Labour eyes fresh productivity target for Bank of England to stop UK 'falling behind'
The Bank of England should stay independent but be given an explicit target to turn around Britain's flagging productivity, a review launched by Labour's John McDonnell has concluded.
Since the onset of the 2008 financial crisis, UK productivity - a measure of how much workers generate for the economy for every hour they put in - has been relatively weak compared to other major economies.
The latest official figures show that Britain is now more than 15% below the productivity average of other G7 countries, prompting the Shadow Chancellor to order a review by economist Graham Turner.
The report, published on Wednesday, recommends that the central bank should have its remit "expanded to include a 3% productivity growth target", and calls for an "accord" between the Bank and ministers at the start of the next government setting out how they will work together to boost productivity.
The bank will have to update ministers at every Budget on its work to meet the target.
However it was left unclear whether the 3% target would be for each year or over the course of a parliament.
Mr McDonnell said the plan would help Labour "build the economy of the future" by overhauling a financial system that "isn't fit for this purpose".
The Shadow Chancellor added: "We need one that helps to deliver enough investment in the high-technology industries and firms so that we can reboot and rebuild Britain. This report is a vital part in making this happen.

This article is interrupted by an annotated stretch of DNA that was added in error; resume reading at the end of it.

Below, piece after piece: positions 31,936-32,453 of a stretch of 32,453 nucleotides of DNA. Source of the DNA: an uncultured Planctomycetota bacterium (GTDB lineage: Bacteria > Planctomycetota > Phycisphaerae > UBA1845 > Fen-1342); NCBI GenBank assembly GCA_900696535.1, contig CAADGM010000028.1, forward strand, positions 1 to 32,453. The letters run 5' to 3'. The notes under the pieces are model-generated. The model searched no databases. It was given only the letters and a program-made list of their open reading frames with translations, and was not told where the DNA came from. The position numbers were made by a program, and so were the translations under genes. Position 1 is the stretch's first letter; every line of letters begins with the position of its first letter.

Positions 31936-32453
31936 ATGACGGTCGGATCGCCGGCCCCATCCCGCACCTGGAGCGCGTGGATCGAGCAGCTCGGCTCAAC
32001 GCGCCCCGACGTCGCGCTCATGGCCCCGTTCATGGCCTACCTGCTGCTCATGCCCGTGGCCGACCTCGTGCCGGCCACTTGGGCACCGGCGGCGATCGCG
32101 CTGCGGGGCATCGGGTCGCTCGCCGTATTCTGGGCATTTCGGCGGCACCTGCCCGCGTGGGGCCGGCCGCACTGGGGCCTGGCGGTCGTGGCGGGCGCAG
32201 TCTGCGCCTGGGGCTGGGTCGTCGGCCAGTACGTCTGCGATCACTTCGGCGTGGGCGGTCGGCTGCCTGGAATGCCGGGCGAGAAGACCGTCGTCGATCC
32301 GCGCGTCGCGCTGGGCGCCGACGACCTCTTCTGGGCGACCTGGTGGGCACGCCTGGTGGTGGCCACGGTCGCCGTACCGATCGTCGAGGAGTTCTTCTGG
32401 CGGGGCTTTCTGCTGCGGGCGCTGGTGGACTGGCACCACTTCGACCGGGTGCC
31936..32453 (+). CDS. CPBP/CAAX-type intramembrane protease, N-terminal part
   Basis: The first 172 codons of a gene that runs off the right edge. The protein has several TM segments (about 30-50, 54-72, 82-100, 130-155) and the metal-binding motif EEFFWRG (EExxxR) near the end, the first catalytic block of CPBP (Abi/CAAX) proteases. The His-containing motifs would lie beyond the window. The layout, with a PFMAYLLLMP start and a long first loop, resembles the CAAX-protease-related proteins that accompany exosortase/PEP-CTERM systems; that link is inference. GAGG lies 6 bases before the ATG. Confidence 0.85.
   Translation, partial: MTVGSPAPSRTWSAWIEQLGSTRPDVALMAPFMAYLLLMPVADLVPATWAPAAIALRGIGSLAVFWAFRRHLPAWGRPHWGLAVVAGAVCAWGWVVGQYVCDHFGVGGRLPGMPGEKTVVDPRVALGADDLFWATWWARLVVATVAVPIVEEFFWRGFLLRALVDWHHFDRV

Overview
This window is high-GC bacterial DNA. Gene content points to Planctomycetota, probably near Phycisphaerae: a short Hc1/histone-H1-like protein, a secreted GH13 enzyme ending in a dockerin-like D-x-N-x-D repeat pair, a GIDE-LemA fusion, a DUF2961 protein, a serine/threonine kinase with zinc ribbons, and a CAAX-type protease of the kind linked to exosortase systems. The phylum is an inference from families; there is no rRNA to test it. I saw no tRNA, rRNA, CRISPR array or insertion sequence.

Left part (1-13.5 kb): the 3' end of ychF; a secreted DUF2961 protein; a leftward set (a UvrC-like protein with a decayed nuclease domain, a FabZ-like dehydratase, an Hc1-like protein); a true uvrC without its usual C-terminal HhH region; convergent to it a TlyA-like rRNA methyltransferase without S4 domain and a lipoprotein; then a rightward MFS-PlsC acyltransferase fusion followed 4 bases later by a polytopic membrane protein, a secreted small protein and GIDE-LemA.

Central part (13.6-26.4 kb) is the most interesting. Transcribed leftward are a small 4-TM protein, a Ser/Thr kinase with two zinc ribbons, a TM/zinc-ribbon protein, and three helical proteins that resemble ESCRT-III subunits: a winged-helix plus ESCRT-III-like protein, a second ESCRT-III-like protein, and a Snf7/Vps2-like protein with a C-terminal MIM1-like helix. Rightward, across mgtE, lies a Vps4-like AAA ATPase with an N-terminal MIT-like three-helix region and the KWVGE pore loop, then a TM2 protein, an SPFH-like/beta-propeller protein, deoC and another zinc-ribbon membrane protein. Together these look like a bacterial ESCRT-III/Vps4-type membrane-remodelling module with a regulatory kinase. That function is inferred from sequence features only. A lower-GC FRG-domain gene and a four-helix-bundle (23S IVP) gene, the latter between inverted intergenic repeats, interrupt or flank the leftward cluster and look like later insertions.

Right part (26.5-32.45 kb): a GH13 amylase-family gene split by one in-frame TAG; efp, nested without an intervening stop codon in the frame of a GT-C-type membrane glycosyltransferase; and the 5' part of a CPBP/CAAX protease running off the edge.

"Under the Tories, we’ve seen more and more investment flowing into property speculation whilst high-tech firms have been starved of the money they need, and research spending has lagged far behind.
"The next Labour government will work in partnership with our financial institutions to help deliver the investment that is needed to ensure the UK doesn’t fall behind in the global innovation race of the fourth industrial revolution, as part of our ambitious plans to help build a high-tech, high-wage economy that works for the many, not the few."
As well calling for the continued independence of the Bank of England, which was granted under the last Labour government in a bid to reduce ministers' meddling in the economy, the report urges the creation of a new "Strategic Investment Board" to steer the Government's industrial strategy.
It also says the Royal Bank of Scotland - bailed out by taxpayers during the financial crisis and still part-owned by the public sector - should be used to lend money to small and medium-sized businesses.
Report author Graham Turner said the UK economy was suffering from "deep-seated structural problems" in the face of its impending exit from the European Union.
"Recent poor economic data underlines the scale of the difficulties," he added.
"The UK is ill-prepared to face the challenges of life outside the European Union.
"Without major changes to economic policy, the UK will be marginalised, left behind by countries with higher levels of investment in technology."
Mr McDonnell will officially launch the report at an event in London on Wednesday.